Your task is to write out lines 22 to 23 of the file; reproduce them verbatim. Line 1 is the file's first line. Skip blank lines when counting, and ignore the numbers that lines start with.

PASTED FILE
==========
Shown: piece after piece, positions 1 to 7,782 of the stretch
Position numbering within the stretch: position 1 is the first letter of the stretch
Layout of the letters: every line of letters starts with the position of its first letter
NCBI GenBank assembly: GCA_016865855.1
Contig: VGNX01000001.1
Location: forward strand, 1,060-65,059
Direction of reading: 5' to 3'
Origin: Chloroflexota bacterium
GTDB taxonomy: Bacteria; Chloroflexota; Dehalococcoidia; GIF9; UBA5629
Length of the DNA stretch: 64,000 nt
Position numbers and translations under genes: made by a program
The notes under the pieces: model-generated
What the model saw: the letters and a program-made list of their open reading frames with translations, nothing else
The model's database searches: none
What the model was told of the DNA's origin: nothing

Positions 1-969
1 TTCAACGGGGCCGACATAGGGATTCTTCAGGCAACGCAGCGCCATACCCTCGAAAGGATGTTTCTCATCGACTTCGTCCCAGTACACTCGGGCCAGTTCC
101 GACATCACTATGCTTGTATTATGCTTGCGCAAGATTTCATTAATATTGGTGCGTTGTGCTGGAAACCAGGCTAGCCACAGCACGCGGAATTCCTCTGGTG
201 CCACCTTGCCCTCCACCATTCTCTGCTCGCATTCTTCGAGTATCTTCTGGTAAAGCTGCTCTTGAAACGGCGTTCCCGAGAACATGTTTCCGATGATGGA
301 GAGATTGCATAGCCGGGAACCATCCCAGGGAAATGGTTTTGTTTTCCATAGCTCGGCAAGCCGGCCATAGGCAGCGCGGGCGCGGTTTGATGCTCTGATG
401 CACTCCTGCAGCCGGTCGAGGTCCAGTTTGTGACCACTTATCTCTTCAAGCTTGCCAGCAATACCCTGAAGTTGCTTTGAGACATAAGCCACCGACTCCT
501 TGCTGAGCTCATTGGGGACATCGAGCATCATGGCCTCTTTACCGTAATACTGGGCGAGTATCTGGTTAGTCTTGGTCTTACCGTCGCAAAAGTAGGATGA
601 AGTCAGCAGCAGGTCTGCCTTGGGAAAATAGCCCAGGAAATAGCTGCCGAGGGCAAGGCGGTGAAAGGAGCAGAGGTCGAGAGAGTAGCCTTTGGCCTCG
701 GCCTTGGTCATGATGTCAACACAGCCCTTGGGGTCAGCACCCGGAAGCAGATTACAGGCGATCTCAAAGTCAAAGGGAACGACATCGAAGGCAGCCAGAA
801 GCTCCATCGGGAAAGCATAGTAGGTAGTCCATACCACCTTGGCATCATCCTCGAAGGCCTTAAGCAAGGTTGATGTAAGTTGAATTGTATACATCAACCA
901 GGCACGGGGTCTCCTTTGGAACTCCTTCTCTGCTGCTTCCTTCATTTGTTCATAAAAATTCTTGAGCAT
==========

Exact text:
501 TGCTGAGCTCATTGGGGACATCGAGCATCATGGCCTCTTTACCGTAATACTGGGCGAGTATCTGGTTAGTCTTGGTCTTACCGTCGCAAAAGTAGGATGA
601 AGTCAGCAGCAGGTCTGCCTTGGGAAAATAGCCCAGGAAATAGCTGCCGAGGGCAAGGCGGTGAAAGGAGCAGAGGTCGAGAGAGTAGCCTTTGGCCTCG